Masterson led long life of giving

Published 12:00 am Saturday, August 21, 1999

Floyce Taylor Masterson never wanted public attention. By all accounts, she was a strong-willed, generous woman who was always looking to the future. &uot;She loved living, and I think she truly lived every day of her life,&uot; said her niece Cissy Galloway of Alexandria, La.

Although Masterson didn’t seek attention, she likely will be remembered by many people for her generosity.

To a handful of cowboys, she was the strong-willed widow who took over a Texas ranch when her young husband died.

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To Texas Tech University, she is a donor to the school’s Ranching Heritage Center, a museum and research center devoted to the life Masterson married into.

To the people of rural west Texas, she is the woman who helped bring clean, drinkable running water to the parched area.

And to Natchez, she will now be remembered as the donor behind a charitable trust whose grants will help restore the city piece by piece.

But to her nieces and nephews, her most important role was as a loving aunt who taught them the romance of ranching and took them out for a night on the town in New Orleans.

&uot;My sister and I often said, it was like having a second mother,&uot; Galloway said. &uot;She always came to the rescue in a crisis.

&uot;She was one of the most loving, giving people I’ve ever known.&uot;

Nephew Dr. Gene Taylor of Natchez remembers a particularly special Christmas present one year.

&uot;She called me up and said, ‘Your Christmas present this year is a night on the town in New Orleans,’ Taylor said. &uot;She took us anywhere we wanted to go.&uot;

Born in Taylor, Ark., Masterson moved to Ferriday, La., when she was a young girl. One of six brothers and sisters, all college-educated, she went to Texas Tech University, where she met her husband, Thomas Bennett Masterson.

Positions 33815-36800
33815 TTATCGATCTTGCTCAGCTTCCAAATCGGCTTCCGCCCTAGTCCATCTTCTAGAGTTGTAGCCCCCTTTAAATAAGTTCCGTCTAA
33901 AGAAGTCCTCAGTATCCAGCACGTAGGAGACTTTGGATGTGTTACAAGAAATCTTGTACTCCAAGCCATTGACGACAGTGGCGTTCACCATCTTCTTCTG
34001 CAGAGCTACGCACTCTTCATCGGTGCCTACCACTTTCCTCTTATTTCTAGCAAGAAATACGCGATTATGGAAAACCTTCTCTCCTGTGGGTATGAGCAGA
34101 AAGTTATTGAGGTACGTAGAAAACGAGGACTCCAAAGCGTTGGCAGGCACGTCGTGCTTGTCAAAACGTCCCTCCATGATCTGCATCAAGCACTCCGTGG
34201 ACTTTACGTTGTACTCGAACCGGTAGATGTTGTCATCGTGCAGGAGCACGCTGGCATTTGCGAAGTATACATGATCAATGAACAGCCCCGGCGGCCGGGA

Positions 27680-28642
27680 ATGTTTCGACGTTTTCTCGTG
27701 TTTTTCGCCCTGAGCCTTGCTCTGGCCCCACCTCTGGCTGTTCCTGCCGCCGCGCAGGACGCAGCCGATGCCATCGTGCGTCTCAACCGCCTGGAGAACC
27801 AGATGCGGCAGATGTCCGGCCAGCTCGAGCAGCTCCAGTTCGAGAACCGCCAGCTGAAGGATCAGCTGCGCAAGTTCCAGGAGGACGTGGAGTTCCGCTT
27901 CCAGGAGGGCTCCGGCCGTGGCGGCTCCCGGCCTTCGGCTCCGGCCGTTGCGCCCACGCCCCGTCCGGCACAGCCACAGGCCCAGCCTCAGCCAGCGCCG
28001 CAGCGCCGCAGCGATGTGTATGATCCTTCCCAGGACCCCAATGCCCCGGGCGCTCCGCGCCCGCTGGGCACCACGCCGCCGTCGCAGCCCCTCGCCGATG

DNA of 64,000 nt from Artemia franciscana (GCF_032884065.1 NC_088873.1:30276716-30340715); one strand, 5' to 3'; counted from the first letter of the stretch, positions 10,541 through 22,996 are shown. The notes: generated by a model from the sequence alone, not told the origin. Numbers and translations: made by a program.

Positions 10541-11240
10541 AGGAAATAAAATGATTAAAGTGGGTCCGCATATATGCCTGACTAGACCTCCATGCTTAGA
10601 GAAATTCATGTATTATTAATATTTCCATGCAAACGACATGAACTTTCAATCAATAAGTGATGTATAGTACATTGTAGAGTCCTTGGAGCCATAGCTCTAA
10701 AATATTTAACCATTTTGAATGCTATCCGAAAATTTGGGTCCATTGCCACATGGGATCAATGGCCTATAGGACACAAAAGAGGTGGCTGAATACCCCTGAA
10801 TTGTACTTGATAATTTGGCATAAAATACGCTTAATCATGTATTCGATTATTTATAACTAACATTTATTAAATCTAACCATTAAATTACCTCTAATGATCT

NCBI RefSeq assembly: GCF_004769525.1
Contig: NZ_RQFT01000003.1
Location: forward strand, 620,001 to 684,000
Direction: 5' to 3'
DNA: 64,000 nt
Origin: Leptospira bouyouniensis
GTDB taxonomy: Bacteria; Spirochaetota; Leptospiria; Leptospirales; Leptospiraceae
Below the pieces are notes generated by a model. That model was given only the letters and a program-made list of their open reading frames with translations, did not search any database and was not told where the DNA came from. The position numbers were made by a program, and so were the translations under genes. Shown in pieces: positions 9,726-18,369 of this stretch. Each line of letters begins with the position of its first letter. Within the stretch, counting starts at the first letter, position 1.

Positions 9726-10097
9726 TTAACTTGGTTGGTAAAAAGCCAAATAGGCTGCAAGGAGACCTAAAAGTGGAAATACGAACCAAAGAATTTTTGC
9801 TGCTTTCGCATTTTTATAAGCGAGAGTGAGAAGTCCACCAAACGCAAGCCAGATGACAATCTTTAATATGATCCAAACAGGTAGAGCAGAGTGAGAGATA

&uot;She was the first girl Uncle Tom met at Texas Tech,&uot; said her niece Peggy Thomas of Fort Worth, Texas.

Masterson and her husband moved to a west Texas ranch, where she quickly grew accustomed to the rugged way of life.

When Galloway and her sister, Peggy Thomas, were children, they lived near the ranch. The Mastersons had no children of their own.

&uot;We got to really experience that life and the romance of it,&uot; Thomas said. &uot;Of course, it was not romantic, it was a very hard life.&uot;

&uot;But she celebrated that life. She took to it like a duck to water.&uot;

And when her husband died at 39, Masterson, who held a home economics degree from Louisiana State University, took over running the ranch.

&uot;That was in the days when women didn’t do that,&uot; Masterson said in April.

&uot;She ran that ranch,&uot; Thomas said. &uot;She went out and led the cowboys and dealt with the cattlebuyers.&uot;

One of Masterson’s business associates once told Galloway that her aunt had the best business judgment he’d ever seen.

Some Texans will remember Masterson for her efforts to bring clean running water to rural parts of the state. The dry area had few streams, and the water was full of gypsum which made it undrinkable, Thomas said.

So Masterson lobbied the legislature for a better water system.

&uot;They laid water pipes so that water would come from where there was water,&uot; said Thomas, who remembers learning as a girl that some of the cowboy families on her aunt’s ranch couldn’t even get running water.

In her later years, Masterson returned to the Miss-Lou where she’d grown up, settling in the Van Court townhouse on Washington Street and restoring the house and its garden.

&uot;Natchez is such a beautiful town,&uot; she said in April. &uot;I spent all those years in west Texas where you can grow so little.&uot;

In Natchez, said her nieces and nephews, Masterson could concentrate on two of her favorite things: the city and her family. She had moved back to be closer to her siblings and nieces and nephews.

&uot;I never had a meeting with her that she didn’t talk about her family,&uot; said Mimi Miller, director of preservation and education for the Historic Natchez Foundation, which will administer the Masterson Trust.

&uot;She was certainly a favorite aunt,&uot; nephew Taylor said. &uot;She always had an optimistic attitude on life. She was always very kind to me and my children. She was very generous with her time and with her money.&uot;

Masterson even named the garden behind the townhouse the Garden of Four Sisters, for herself and her three sisters.

Masterson told her sister, Cleo Taylor Condray, she would take care of &uot;her girls,&uot; even though they weren’t girls anymore.

Even now, Galloway often has to stop herself from calling her aunt just to talk.

&uot;She would do things for all of us, all our lives,&uot; Galloway said. &uot;She was truly a generous, spirited woman.&uot;